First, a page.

Duffy Trial: Harper Foes Focus on Novak Evidence on Campaign Trail

August 19, 2015 Updated: August 19, 2015    

OTTAWA—Prime Minister Stephen Harper’s political opponents are using the Mike Duffy trial to try to connect the prime minister to the controversial expense payout given to Duffy by Harper’s former chief of staff.

While campaigning Wednesday, Harper said he wasn’t going to discuss the latest controversial revelations from the trial the previous day that more closely linked Ray Novak, his current chief of staff, to a $90,000 payment to Duffy in 2013.

In the face of that evidence, Harper reiterated his core message on the topic as he continued to face questions. He maintained only two people are responsible for wrongdoing: Duffy over his Senate expense claims and former chief of staff Nigel Wright, who paid them.

“There are two people in my judgment who are responsible: Mr. Duffy, who did not reimburse the taxpayers for expenses that I believe cannot be justified, and Mr. Wright, who, although he did reimburse the taxpayers, he did so without my authority and contrary to my wishes,” he told reporters in London, Ont.

But the leaders of the Liberals and NDP used the trial to cast doubt on that narrative.

Novak has been a loyal political lieutenant to Harper since his days in opposition. He was elevated to chief of staff in 2013, when it was revealed that Wright personally covered Duffy’s expenses. Harper had wanted Duffy to repay them himself.

During Wright’s six days in the witness box at Duffy’s fraud trial, it emerged that Novak was informed about Wright’s plan to repay the expenses. This came out in emails and then in a statement the prime minister’s former lawyer made to the RCMP that was read into evidence.

Prime Minister Stephen Harper's Chief of Staff Ray Novak applauds as he watches the prime minister speak to members of Caucus on Parliament Hill May 21, 2013. Harper's political opponents say it is unlikely that the PM was in the dark about the controversial Mike Duffy expense payout, given that his right-hand man knew. (The Canadian Press/Adrian Wyld)
Prime Minister Stephen Harper’s Chief of Staff Ray Novak applauds as he watches the prime minister speak to members of Caucus on Parliament Hill May 21, 2013. Harper’s political opponents say it is unlikely that the PM was in the dark about the controversial Mike Duffy expense payout, given that his right-hand man knew. (The Canadian Press/Adrian Wyld)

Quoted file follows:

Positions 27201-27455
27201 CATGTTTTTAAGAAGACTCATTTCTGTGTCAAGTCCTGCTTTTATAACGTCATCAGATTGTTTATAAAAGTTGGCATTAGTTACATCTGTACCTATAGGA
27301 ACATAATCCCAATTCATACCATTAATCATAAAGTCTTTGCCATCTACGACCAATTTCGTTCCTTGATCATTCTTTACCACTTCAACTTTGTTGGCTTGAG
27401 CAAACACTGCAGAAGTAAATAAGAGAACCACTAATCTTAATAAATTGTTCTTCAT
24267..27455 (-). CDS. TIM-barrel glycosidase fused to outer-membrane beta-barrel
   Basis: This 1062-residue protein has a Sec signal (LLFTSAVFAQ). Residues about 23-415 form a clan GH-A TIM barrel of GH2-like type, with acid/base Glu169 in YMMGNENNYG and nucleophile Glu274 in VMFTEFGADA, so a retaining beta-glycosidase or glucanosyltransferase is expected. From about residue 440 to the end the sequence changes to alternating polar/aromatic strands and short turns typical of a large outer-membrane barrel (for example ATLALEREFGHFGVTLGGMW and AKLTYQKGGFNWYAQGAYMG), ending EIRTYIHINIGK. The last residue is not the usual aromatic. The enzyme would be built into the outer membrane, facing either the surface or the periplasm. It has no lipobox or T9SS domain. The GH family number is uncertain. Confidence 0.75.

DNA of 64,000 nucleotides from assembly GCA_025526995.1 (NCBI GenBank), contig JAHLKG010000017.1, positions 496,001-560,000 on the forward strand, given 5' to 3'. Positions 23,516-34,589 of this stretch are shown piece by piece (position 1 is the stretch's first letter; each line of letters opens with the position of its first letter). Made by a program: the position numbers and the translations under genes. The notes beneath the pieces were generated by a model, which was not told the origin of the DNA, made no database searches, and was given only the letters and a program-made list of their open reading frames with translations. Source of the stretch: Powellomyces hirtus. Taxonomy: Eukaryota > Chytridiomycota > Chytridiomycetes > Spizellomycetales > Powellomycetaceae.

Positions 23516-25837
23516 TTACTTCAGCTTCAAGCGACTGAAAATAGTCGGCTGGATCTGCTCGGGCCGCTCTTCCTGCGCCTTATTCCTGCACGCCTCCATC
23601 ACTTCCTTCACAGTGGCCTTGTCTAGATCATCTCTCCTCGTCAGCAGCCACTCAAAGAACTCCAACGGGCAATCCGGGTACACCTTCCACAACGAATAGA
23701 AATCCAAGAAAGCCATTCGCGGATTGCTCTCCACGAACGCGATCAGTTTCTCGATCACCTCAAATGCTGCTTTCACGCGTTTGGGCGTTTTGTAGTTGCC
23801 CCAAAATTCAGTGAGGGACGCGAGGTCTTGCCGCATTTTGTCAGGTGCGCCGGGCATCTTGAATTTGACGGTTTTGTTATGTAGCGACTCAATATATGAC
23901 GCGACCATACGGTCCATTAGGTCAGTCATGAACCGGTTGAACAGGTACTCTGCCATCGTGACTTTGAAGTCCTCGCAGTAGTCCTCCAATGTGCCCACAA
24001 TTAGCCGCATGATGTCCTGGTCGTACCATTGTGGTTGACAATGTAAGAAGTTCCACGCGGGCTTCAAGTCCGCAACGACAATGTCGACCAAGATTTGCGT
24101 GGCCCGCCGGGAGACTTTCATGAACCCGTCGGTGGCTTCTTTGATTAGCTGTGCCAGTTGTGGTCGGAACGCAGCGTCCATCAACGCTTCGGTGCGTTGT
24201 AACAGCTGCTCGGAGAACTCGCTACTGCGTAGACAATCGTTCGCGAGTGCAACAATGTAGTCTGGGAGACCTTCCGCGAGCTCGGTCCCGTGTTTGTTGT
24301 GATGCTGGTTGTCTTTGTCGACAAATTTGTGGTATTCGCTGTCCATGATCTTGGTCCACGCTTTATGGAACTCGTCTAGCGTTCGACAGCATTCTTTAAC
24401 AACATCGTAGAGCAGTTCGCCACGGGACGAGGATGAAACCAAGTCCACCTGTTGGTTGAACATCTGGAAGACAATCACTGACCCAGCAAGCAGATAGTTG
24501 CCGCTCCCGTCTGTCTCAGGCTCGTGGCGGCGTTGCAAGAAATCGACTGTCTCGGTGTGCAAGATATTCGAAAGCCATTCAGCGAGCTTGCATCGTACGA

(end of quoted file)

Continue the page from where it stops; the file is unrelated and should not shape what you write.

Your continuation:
NDP Leader Tom Mulcair expressed doubt about the PM’s knowledge, or lack thereof, during a campaign event in Surrey, B.C.

“If Mr. Novak knew, Mr. Harper knew. So, one plus one makes two,” said Mulcair.

Liberal Leader Justin Trudeau, campaigning in Winnipeg, also cast doubt on Harper’s knowledge of the Duffy affair.

“This comes down to whether Canadians can trust the prime minister and his office,” Trudeau said.

NDP Asks RCMP to Open Investigation

New Democrat ethics critic Charlie Angus has sent a letter to RCMP Commissioner Bob Paulson asking whether Wright ought to face criminal charges and whether a dozen Conservative staffers ought to be investigated in light of what’s emerged from the trial.

In the letter, Angus said that Wright’s testimony “has painted a picture of numerous senior staff in the Prime Minister’s Office working together to try and cover up this scandal.”

“Evidence at the trial points to over a dozen people—including the Prime Minister’s current Chief of Staff, Ray Novak—involved in a plan to make a secret payment to a sitting senator, have him make intentionally misleading statements to the public, and interfere with an independent audit,” Angus wrote.

In Toronto on Tuesday, Harper was asked by reporters why he continued to tell the House of Commons that Wright was the only staffer in his office to know about the $90,000 payment that Wright gave Duffy to cover his expenses.

“I’ve answered according to the information I had,” Harper replied. “As you know, Mr. Wright made some subsequent statements and so I of course corrected the record. And that was over two years ago.”

At that campaign event, Harper’s supporters got riled up, heckling reporters who tried to ask about Duffy at the prime minister’s press conference and later hurling profanity-laced insults at them as they departed.

At one point, Harper had to intervene to allow a reporter to ask a question about the Duffy case after one heckler yelled: “Ask questions on the topic at hand.”

With files from The Canadian Press

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